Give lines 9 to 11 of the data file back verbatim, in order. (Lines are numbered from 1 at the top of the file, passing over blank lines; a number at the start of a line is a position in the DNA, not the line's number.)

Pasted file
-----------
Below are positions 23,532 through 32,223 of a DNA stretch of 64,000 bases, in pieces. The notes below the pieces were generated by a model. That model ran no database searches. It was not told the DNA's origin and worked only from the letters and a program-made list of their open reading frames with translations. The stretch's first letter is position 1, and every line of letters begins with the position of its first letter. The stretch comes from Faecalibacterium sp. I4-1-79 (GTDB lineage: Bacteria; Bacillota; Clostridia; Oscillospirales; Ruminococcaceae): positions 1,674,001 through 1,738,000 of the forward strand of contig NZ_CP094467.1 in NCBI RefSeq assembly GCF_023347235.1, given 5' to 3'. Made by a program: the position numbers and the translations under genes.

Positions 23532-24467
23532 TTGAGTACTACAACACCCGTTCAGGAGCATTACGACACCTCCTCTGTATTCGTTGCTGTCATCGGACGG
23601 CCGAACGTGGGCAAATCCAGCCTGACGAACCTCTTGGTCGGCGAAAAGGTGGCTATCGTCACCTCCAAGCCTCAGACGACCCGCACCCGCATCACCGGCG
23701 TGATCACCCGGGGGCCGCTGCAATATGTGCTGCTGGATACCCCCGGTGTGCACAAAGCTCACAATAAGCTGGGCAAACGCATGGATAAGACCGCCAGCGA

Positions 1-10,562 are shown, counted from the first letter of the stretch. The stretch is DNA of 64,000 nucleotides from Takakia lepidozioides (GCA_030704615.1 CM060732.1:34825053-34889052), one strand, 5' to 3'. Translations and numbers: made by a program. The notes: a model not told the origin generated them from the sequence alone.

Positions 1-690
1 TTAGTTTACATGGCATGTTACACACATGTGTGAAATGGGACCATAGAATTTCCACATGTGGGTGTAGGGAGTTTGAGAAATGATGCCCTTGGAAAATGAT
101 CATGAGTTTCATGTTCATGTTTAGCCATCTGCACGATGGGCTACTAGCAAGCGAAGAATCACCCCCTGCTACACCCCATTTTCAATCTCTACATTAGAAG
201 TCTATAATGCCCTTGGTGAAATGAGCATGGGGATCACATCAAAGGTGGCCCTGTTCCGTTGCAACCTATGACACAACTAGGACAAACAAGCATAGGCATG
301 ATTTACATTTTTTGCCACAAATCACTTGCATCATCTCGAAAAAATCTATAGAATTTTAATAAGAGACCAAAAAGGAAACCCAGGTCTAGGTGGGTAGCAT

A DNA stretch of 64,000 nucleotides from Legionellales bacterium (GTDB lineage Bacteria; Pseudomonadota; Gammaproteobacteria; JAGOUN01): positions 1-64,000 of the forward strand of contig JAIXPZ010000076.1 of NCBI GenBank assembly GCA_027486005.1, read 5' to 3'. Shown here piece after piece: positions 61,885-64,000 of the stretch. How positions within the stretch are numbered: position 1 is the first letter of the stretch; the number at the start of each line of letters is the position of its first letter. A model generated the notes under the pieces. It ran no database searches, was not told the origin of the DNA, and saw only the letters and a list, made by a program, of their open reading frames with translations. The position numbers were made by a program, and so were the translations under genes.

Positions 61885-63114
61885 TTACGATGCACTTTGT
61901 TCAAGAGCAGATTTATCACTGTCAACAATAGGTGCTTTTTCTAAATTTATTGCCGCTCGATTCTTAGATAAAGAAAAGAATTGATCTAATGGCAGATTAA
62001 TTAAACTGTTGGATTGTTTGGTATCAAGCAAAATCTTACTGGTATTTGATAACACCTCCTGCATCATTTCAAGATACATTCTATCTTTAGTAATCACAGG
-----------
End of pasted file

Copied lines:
101 CATGAGTTTCATGTTCATGTTTAGCCATCTGCACGATGGGCTACTAGCAAGCGAAGAATCACCCCCTGCTACACCCCATTTTCAATCTCTACATTAGAAG
201 TCTATAATGCCCTTGGTGAAATGAGCATGGGGATCACATCAAAGGTGGCCCTGTTCCGTTGCAACCTATGACACAACTAGGACAAACAAGCATAGGCATG
301 ATTTACATTTTTTGCCACAAATCACTTGCATCATCTCGAAAAAATCTATAGAATTTTAATAAGAGACCAAAAAGGAAACCCAGGTCTAGGTGGGTAGCAT